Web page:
Furthermore, we can retrieve all the elements in a Hashtable by iterating through it:

public static IList<User> RetrieveAllElementsFromHashTable(Hashtable userHashTable)
{
    var userList = new List<User>(userHashTable.Count);

    foreach (DictionaryEntry entry in userHashTable)
    {
        userList.Add((User)entry.Value);
    }

    return userList;
}

We first create a list of User objects. Then, we use a DictionaryEntry object and a foreach loop to iterate through each key-value pair in the Hashtable. For each entry, we retrieve its value using entry.Value and add it to our list of users.

Update An Element in a Hashtable in C#

To update an element in a Hashtable in C#, we can utilize the indexer feature:

public static Hashtable UpdateElementInHashTable(Hashtable userHashTable, int id)
{
    if (userHashTable.ContainsKey(id))
    {
        userHashTable[id] = new User() { FirstName = "Henry", LastName = "Stafford" };

        return userHashTable;
    }

    return userHashTable;
}

In this method, we first check if a particular user id exists in our Hashtable. If we find the id, we modify the user’s information associated with the specified id in our Hashtable.

In our Program class, once we call the UpdateElementInHashTable() method with an id value of 2, we get an updated Hashtable:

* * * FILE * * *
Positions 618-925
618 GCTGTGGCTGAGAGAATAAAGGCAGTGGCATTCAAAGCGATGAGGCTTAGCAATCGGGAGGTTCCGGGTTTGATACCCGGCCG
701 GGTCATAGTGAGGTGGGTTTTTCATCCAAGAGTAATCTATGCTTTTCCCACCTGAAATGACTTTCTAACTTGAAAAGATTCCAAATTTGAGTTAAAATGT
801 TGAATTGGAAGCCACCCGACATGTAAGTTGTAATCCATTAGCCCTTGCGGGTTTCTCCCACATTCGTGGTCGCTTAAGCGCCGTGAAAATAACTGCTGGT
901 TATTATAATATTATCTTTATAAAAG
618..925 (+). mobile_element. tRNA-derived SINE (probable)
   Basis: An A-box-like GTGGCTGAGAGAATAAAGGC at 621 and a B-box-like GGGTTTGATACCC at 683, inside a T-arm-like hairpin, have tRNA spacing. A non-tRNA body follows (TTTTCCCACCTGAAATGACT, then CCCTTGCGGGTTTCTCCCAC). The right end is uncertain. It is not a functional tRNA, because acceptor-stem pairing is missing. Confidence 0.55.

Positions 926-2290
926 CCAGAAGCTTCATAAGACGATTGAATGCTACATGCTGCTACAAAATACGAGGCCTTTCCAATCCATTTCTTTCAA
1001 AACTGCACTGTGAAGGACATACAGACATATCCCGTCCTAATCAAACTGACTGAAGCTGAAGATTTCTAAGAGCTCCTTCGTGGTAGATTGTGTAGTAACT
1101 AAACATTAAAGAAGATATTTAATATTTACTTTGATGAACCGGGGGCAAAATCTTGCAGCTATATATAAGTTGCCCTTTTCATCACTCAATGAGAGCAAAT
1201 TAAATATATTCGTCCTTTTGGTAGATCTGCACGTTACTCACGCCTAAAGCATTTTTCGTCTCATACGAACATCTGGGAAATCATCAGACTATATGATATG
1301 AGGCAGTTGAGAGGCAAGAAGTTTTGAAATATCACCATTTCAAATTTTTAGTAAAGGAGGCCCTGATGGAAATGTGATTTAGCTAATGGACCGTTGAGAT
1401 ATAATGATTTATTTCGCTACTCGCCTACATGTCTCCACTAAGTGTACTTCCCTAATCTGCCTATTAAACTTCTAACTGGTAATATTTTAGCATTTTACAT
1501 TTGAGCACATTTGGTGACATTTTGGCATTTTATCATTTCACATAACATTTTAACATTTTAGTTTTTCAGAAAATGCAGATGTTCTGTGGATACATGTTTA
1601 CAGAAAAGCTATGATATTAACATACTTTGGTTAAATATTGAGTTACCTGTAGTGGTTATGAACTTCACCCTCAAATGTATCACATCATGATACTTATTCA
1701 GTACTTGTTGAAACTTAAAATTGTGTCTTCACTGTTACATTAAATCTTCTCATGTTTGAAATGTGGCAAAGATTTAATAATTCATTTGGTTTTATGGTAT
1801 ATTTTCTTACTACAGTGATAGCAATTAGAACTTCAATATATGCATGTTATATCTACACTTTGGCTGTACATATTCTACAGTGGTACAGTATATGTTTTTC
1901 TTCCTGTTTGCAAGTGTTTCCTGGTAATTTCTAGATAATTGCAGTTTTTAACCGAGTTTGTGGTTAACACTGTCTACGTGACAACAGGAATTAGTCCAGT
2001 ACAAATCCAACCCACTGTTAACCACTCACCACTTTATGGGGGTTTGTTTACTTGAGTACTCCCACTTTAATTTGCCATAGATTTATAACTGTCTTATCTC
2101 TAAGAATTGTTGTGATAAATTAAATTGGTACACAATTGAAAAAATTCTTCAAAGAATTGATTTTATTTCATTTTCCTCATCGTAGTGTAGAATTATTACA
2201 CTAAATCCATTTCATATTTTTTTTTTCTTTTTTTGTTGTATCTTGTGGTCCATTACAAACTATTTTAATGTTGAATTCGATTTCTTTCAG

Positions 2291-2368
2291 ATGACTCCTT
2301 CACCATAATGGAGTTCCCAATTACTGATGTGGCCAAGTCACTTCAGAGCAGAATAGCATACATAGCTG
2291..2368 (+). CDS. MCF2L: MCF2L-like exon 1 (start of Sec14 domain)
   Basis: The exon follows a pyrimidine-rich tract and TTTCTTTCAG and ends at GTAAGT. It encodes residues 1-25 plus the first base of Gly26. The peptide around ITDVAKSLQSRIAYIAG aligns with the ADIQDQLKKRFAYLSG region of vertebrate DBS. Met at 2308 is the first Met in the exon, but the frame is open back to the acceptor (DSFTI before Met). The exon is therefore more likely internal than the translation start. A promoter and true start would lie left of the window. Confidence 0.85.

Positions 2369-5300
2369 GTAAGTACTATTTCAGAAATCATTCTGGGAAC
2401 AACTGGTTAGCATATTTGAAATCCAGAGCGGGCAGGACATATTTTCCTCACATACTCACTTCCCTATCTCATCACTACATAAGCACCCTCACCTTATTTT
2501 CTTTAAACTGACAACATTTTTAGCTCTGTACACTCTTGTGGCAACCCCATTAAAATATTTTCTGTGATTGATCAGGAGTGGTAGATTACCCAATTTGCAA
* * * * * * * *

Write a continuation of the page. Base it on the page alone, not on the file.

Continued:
UserId:8 UserName:Goddy Opara
UserId:7 UserName:Steve Billing
UserId:6 UserName:Judit Peter
UserId:5 UserName:Alberto Daci
UserId:4 UserName:Lone Costa
UserId:3 UserName:Sam Manalt
UserId:2 UserName:Henry Stafford
UserId:1 UserName:Rafa Lopez

As we can see, we have updated the user with id 2.

Remove Elements From a Hashtable in C#

Now, let’s see how we can remove an element from our Hashtable:

public static Hashtable RemoveElementFromHashTable(Hashtable userHashTable, int id)
{
    userHashTable.Remove(id);

    return userHashTable;
}

Here, we call the Remove() method and provide the key(id) of the user we want to remove.

That said when we invoke the RemoveElementFromHashTable() method with an id value of 5 in the Program class, our Hashtable becomes:

UserId:8 UserName:Goddy Opara
UserId:7 UserName:Steve Billing
UserId:6 UserName:Judit Peter
UserId:4 UserName:Lone Costa
UserId:3 UserName:Sam Manalt
UserId:2 UserName:Henry Stafford
UserId:1 UserName:Rafa Lopez

As we can see, we have removed the user with the id 5.

Sometimes, we may need to dispose of all the items stored in our Hashtable. To accomplish this, we can call the Clear() method:

public static Hashtable RemoveAllElementsFromHashTable(Hashtable userHashTable)
{
    userHashTable.Clear();

    return userHashTable;
}

This method removes all the items from our Hashtable and sets its count to zero.

Other Methods of the Hashtable Class

In this section, let’s discuss two other methods in the Hashtable class that may be useful when developing our applications.

Clone()

The Clone() method creates a shallow copy of our Hashtable:

public static Hashtable CloneHashTable(Hashtable hashTable)
{
    return (Hashtable)hashTable.Clone();
}

A shallow copy of the Hashtable includes all the elements from the original Hashtable, encompassing both reference and value types. However, when it comes to reference types, the shallow copy merely stores a reference to the object. It does not create duplicate copies of the actual objects that the reference points to.

Synchronized()

We call the Synchronized() method to create a thread-safe wrapper for our Hashtable:

public static Hashtable SynchronizeHashtable(Hashtable hashTable)
{